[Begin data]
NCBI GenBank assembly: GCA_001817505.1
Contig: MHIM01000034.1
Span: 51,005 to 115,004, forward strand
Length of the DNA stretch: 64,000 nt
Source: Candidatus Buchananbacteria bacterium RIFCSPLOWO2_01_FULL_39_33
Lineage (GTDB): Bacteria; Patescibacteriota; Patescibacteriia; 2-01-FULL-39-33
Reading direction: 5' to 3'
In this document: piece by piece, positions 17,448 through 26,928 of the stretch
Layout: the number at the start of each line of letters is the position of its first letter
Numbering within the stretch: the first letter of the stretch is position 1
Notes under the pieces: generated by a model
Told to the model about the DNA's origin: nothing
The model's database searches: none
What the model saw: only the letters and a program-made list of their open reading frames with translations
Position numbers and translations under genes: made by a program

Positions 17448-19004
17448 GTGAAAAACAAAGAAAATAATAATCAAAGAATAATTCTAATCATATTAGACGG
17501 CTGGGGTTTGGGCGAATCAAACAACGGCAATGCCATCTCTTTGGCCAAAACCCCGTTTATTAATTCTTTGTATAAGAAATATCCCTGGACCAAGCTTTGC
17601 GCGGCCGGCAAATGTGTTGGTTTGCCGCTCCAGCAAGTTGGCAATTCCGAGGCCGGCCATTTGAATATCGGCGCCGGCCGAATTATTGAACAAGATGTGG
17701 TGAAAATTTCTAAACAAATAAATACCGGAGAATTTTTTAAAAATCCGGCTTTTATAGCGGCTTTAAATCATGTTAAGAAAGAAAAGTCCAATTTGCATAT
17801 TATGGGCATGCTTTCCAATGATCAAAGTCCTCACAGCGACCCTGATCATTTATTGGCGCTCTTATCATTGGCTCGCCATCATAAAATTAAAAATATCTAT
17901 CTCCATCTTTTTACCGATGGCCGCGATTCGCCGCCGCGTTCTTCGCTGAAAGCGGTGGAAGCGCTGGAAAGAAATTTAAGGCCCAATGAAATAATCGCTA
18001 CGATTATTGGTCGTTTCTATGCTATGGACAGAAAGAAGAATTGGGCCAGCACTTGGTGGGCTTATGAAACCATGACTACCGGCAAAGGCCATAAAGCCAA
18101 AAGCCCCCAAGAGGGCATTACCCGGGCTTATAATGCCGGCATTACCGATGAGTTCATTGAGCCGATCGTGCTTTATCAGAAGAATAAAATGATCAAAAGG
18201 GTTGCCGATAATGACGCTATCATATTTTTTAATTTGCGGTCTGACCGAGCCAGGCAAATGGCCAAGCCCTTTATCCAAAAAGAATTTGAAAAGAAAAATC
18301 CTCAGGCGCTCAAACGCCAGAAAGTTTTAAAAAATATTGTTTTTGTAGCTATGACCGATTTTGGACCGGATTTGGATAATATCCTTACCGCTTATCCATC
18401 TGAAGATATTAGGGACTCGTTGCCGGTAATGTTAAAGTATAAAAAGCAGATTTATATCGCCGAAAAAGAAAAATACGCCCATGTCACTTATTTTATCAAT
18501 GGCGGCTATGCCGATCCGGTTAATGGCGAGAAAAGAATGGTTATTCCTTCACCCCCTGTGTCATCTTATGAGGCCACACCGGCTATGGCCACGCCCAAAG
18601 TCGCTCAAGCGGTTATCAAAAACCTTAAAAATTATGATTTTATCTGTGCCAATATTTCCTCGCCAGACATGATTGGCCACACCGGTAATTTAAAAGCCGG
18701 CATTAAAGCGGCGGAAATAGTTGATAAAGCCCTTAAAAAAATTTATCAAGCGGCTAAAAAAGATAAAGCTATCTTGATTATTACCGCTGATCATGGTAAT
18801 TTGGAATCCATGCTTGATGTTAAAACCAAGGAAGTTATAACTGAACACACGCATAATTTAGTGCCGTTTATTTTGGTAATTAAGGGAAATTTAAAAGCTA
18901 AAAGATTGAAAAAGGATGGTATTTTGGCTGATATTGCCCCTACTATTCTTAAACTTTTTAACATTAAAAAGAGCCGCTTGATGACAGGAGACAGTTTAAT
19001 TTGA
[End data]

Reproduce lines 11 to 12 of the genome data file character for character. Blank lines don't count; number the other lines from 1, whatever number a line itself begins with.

Notes under the pieces: generated by a model
Told to the model about the DNA's origin: nothing